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The venerable Japan Times has posted an article by Eric Johnston on the reaction of people living here to the bad reporting that has gone on in (mostly, but not only) the international media following the Tohoku quake and its aftermath. You can read it here.
The first half of the article deals with describing the issue, including some of the worst errors (such as the famous Shibuya Eggman “power plant”). The second half of the article sets up the argument that “occasional bursts of sensationalism” are the price we pay for “a vigilant media”, as if there is no ground in-between.
I agree that the Japanese media is frequently complacent and derelict in its duties. I sometimes get the feeling that investigative journalism here is a much rarer bird than it is in the west. By the same token, the Japanese media can also sensationalize when dealing with stories from abroad (I lost my first job in Japan due to the over-the-top coverage here of the SARS “epidemic” in Toronto). So if anyone thinks I’m giving the local media a pass, you can forget it.
However, in this case, they are not the problem. They might be mostly reporting on information released from TEPCO and the government, but what else can they report on? Radiation is also being measured by independent parties, including amateurs, and my impression is that they are reporting on that as well. This is supplemented my commentary from actual scientists in the field. (Not to mention the fact that last week we heard a reporter go for the jugular of a TEPCO executive when he tried to apologize rather than offer information! Finally!) But don’t worry: I’m not holding the domestic media up as a shining example.
The main problem that this Japan Times article fails to address is things like:
- Radiation readings being given without context. MY GOD! RADIATION IN TOKYO XX TIMES NORMAL LEVELS! Sure, but what does that mean? Hint: http://xkcd.com/radiation/
- photographs being captioned in inaccurate ways (http://www.bbc.co.uk/news/world-asia-pacific-12770263 – Photo 5, a caption about Sendai (pop. 1,000,000) and the “few buildings that remained standing” was absolutely true—about Minami Sanriku, the city (pop. 20,000) in the photograph.
- Easily-checked facts not checked (http://www.thestar.com/news/world/article/953810–dimanno-sense-of-helplessness-has-settled-over-japan#article – “Tokyo residents commonly wear face masks to protect themselves from fumes and smog…” Actually, from pollen, or when they have colds; she also mentions a “bullet train” to Narita, but there is no such train.
- Unsubstantiated claims: http://www.dailyrecord.co.uk/news/uk-world-news/2011/03/16/japanese-tsunami-thousands-flee-tokyop-as-radiation-levels-reach-danger-levels-and-fears-of-meltdown-at-nulcear-plant-grow-86908-22993048/ “The Fukushima Daiichi complex was rocked by a third explosion early yesterday – and blazing fires in a fourth reactor sparked full-scale panic.” Excuse me? Panic? When? Where?; “Many Tokyo residents who chose not to head for the hills were locked up in their homes…” While it could be technically true, as many people all over the world lock their doors, the impression it gives is false.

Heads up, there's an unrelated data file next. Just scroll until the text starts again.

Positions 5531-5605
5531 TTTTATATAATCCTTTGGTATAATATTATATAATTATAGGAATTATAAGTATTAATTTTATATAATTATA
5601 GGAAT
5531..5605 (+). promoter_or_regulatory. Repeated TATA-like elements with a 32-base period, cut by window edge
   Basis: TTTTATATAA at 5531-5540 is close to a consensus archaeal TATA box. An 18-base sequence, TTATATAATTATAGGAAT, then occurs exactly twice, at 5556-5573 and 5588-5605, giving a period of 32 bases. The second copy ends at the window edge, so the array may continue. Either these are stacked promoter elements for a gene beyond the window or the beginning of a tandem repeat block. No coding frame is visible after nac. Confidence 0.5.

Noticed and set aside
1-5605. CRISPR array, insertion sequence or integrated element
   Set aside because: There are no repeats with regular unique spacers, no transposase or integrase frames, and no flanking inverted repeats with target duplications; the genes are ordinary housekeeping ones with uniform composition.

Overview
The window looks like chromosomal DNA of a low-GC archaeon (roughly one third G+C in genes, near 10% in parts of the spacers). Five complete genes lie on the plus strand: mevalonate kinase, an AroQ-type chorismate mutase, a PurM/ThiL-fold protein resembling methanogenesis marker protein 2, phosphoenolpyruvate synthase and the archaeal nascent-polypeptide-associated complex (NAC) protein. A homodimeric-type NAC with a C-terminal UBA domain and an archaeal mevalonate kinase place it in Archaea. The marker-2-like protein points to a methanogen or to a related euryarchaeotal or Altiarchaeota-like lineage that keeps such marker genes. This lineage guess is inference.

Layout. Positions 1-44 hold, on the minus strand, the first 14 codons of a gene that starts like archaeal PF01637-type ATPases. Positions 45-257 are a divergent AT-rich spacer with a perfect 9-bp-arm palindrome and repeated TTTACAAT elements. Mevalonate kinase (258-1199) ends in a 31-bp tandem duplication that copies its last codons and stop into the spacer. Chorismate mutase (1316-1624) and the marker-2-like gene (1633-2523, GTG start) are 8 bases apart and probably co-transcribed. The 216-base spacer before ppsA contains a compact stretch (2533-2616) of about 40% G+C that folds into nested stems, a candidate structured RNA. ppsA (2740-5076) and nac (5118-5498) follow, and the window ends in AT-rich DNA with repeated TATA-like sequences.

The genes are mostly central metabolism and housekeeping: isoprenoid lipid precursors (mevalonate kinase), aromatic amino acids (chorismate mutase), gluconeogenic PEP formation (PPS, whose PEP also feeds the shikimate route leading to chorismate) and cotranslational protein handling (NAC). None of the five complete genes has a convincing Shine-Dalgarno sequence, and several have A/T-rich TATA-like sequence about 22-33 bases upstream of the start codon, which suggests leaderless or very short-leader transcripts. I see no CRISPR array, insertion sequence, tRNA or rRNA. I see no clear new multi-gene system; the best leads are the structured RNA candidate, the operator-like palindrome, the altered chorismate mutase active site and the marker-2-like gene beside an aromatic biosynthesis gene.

- Use of misleading language: http://www.dailymail.co.uk/news/article-1366920/Japan-earthquake-tsunami-UN-predicts-nuclear-plume-hit-US-Friday.html “Radiation from the toxic plume spewing from the reactor is set to hit California and the West Coast by Friday…” before going on to say: “On Sunday, the U.S. Nuclear Regulator Commission said it expected no harmful levels of radiation would reach the U.S. from Japan given the thousands of miles between the two countries.” Really? Then why use “toxic plume”? ; Also gratuitous mentions of Hiroshima.
- Lazy cultural generalizations like the Japanese don’t show emotion (anyone watching victim interviews on NHK would know this wasn’t true), and calling the Chinook helicopter pilots “Kamikaze”.
- Weasel talk: “Some experts say…”; “Many who live here say…” – When what your “sources” say is an extraordinary claim, we expect some evidence to back it up.
This is just a taste of what we’ve seen in the last week, but don’t get me wrong: nobody wants a press that just sits back and takes officials’ words as gospel truth, but we need investigative journalists, not journalists who turn and twist limited information in order to make their stories more interesting.
Finally, you can’t turn around and say “well, the Japanese media does a really terrible job” and then use that to excuse the international media! That’s like saying that Americans’ complaints about China’s human rights abuses must be entirely dismissed while Guantanamo Bay remains open!
And don’t get me wrong: I’m grateful to Mr. Johnston for at least bringing up the issue in an official forum, even if the conclusion of the article seemed to be a smug “well, let’s keep the status quo”.
Blah! Did I just waste two hours of my life putting this together?
Allow me to leave you with this. Another plum blossom from my plum tree (didn’t take any new photos today or yesterday).